With its combination of various arts such as painting, photography film, architecture, fashion, product and interior design and textile art, the Bauhaus is still considered the epitome of a technologically advanced modernity. Last but not least, the attempt to create the whole society aesthetically, inspired many artists worldwide.
Image: © Adnan Softic

Featured videos

Alexandra Meijer-Werner
Kreislauf / cycle … revolution … circulation, 1997

Kreislauf is an oneiric trip about the continuous cycle of human rebirth. Our dreams create the fabric in which the threads or individual tendencies appear and disappear, only to become visible once again. The dynamic of this video is a weave of repetitions and juxtapositions of the experiences that create the dance of life. Everything is cyclic, nothing disappears; everything is perpetually mutating in landscapes of anguish and joy, violence and calm, solitude and union. The traveler is the active force of his own fate when he realizes that what is most significant in life is the act of living itself.

Björn Braun
without title (excerpt), 2012

Sandra Boeschenstein
Besuchte Linie auf Granit, 2014

I encountered the roundworm in the Alps when I attempted to repair the water catchment of the cabin after a storm. I wished for this animal found at the spring to be a visited line, then searched for potential visitors and found, just nearby, a nest of firebugs in a dried chestnut leaf, which I placed just outside of the image field. The granite slab, roundworm, bugs’ nest and a fly lived their lives within a radius of 100 meters. My part in this was to bring them into direct proximity for the duration of an hour, to focus my camera and to breathe onto the upper part of the lens, in order to increase the atmospheric depth of the picture. Finally, to come to the allegation I’ve made via the title that something was a line that actually is an animal (when normally, in a contrary approach, characteristically formed lines represent animals or the like). The combination of the simplicity in the foundation / bedrock with a simultaneous insecurity in view of scale and nature of this white line, holds my fascination.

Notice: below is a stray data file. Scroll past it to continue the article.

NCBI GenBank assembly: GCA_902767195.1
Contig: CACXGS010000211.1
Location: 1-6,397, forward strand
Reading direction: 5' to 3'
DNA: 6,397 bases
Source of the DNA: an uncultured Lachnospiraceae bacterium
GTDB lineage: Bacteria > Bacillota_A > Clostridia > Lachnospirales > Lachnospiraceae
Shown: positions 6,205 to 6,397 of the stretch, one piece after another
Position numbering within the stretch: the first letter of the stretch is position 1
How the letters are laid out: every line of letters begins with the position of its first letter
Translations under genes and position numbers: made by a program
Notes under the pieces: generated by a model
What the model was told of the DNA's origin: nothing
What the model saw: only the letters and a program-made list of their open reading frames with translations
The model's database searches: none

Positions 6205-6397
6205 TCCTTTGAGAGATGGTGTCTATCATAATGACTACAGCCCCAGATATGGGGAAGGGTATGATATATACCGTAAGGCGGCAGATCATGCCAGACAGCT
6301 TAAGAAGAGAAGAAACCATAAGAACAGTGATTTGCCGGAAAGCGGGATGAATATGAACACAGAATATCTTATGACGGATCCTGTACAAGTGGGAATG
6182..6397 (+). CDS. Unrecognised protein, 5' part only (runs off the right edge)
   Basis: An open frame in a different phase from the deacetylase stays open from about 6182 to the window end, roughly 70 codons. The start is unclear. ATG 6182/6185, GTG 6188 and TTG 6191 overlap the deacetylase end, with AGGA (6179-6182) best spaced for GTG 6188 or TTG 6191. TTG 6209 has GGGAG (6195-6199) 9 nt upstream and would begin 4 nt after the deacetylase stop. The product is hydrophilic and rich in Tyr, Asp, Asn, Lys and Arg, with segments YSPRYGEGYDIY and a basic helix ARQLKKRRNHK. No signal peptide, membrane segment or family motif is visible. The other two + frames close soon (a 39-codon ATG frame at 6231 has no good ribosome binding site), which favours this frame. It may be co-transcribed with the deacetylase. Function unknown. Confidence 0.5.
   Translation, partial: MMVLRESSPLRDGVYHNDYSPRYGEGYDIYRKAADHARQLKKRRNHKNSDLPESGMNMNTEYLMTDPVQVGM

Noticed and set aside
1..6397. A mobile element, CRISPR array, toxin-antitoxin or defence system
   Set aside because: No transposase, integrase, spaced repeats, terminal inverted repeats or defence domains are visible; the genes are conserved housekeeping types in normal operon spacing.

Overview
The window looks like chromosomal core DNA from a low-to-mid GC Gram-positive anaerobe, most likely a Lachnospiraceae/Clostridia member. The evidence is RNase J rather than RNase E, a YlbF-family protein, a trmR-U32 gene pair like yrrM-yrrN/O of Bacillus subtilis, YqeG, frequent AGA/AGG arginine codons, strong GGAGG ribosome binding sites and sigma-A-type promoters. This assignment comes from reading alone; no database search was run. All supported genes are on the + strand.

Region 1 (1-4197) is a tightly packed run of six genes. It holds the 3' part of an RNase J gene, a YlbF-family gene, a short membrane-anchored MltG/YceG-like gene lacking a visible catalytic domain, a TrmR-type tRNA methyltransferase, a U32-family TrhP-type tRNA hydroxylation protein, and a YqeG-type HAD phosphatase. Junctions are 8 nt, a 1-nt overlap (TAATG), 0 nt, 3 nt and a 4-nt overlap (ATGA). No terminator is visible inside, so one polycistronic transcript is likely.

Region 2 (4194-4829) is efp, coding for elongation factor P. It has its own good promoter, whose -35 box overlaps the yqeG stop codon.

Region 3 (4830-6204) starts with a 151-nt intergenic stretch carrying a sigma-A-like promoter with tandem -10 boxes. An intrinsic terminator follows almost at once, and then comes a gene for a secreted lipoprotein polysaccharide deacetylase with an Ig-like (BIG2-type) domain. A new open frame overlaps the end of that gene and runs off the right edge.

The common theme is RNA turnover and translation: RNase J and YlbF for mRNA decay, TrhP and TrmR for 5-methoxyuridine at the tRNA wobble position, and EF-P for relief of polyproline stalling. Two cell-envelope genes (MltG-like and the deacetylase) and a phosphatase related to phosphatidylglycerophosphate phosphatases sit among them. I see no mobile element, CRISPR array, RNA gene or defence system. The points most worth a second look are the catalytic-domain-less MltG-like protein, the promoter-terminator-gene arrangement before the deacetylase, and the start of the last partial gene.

Isabella Fürnkäs
In Ekklesia, 2015

The title, ‘In Ekklesia,’ comes from the Greek word ‘ecclesia,’ which refers to the democratic parliament that served Athens in its halcyon days by being open to male citizens every other year. Solon, an Athenian legislator and a sage, allowed all citizens to serve the parliament regardless of their social class in BC 594. The Ecclesia made decisions about war, military strategies, and all judicial and administrative issues. This work satirizes various facets of humans and machines in the 21st century, unconsciously within a dystopian environment. Isabella Fürnkäs introduces a method of combining and overlaying countless images in her work, providing the new experience of sensations that act in ambiguous flows, movements, interference, and interjection. The piece is about the new metaphysical and material connections appearing through digital conversations that are divorced from the general notion of time and space, as well as isolation and alienation. Text by Hyun Jeung Kim (Nam June Paik Art Center Seoul)